Triple jump records could go in Doha – Riley
Jonathon Edwards of Britain and Ukrainian Inessa Kravets set the world records in the triple at the 1995 World Championships in Goteborg, Sweden. Jamaican jumps expert David Riley thinks both marks could fall in Doha when the 17th World Championship begins on September 27.
Twenty-four years ago, Edwards bounded 18.16 and then 18.29 metres to take the gold medal. Days later, Kravets boomed out to 15.50 metres.
Riley thinks their stay in the record books could end in Doha.
“It can happen”, he previewed.
“There won’t be any complaints about it being too cold, so the muscles should be in their right place and I think they’ve done enough to control the environment, controlling it I think at 80 degrees, so it should be an interesting setting and athletes will have very little to concern themselves about”, Riley commented, in reference to the temperature-control mechanism put in place by the host country.
The women’s favourite is reigning champion Yulimar Rojas, the Venezuelan, who recently upped her world-record challenge with a personal best of 15.41 metres. Beaten by Jamaica’s Shanieka Ricketts at the Diamond League final last month, the lanky leaper has been on Riley’s radar since he first saw her compete.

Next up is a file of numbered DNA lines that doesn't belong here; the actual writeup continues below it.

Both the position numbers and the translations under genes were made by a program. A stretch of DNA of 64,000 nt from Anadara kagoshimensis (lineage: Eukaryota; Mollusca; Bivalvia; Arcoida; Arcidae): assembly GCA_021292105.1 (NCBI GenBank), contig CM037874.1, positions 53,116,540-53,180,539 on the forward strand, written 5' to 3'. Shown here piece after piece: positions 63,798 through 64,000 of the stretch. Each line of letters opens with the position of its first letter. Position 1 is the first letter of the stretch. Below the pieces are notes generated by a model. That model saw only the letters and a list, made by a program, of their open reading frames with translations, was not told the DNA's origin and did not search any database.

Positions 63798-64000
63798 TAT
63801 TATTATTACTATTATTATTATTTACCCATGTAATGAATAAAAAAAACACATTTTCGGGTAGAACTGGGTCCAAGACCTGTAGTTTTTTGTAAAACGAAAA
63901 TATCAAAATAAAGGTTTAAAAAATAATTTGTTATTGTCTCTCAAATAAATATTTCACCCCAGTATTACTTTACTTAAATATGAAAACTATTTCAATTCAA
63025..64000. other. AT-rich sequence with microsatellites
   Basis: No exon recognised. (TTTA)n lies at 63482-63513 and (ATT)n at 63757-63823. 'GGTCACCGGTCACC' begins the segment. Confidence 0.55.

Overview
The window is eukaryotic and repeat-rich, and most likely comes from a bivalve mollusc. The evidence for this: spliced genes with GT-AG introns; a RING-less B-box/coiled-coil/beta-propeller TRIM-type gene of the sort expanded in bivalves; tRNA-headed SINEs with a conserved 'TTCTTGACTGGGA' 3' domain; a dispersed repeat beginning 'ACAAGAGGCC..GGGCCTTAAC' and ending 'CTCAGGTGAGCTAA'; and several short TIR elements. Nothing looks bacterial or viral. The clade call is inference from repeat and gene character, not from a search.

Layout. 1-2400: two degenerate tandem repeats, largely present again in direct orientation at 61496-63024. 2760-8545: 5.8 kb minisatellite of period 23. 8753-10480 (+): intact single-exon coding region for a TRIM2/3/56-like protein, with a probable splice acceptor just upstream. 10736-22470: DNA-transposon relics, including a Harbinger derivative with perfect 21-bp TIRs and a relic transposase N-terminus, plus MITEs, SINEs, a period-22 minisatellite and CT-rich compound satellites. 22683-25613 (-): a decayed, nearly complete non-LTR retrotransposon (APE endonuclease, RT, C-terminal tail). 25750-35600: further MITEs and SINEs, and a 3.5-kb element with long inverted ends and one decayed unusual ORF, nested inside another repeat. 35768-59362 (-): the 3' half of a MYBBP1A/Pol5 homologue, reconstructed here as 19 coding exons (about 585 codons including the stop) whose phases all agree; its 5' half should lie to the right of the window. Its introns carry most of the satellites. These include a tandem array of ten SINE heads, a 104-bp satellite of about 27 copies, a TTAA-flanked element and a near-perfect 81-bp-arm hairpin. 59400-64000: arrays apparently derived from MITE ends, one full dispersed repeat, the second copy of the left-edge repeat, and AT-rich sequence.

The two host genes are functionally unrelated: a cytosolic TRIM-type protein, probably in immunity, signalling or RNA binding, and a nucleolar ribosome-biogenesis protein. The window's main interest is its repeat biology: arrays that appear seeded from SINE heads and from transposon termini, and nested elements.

“She didn’t win, but she had some really good fouls,” he recalled.
The men’s event doesn’t have a clear-cut favourite, but world leading American Will Claye and his World champion colleague Christian Taylor, look set for a mighty battle.
“Claye seems to be having a much better season than Taylor, but the Cubans are also lurking, and the other American, Craddock, is doing very well,” Riley said of a discipline where Claye has the best jump in the world at 18.14 metres.
Still, he isn’t counting the third American, Omar Craddock, out. Noting that Craddock is the Pan-Am champion, the Excelsior head coach added, “It should be a very intense competition with all those guys just going at each other jump after jump.”
Jamaica’s Jordan Scott, the NCAA indoor winner, will be in the field as well. Altogether, Riley expects a pretty good show.
“To give the organisers their due, for the last two championships, they’ve given the events a lot more space,where they focus a lot more on the field events and give the athletes not just an introduction, which is what we see at these other meets, but you get to see round after round and enjoy the competition,” praised Riley, who will be in Doha as a member of Jamaica’s coaching team.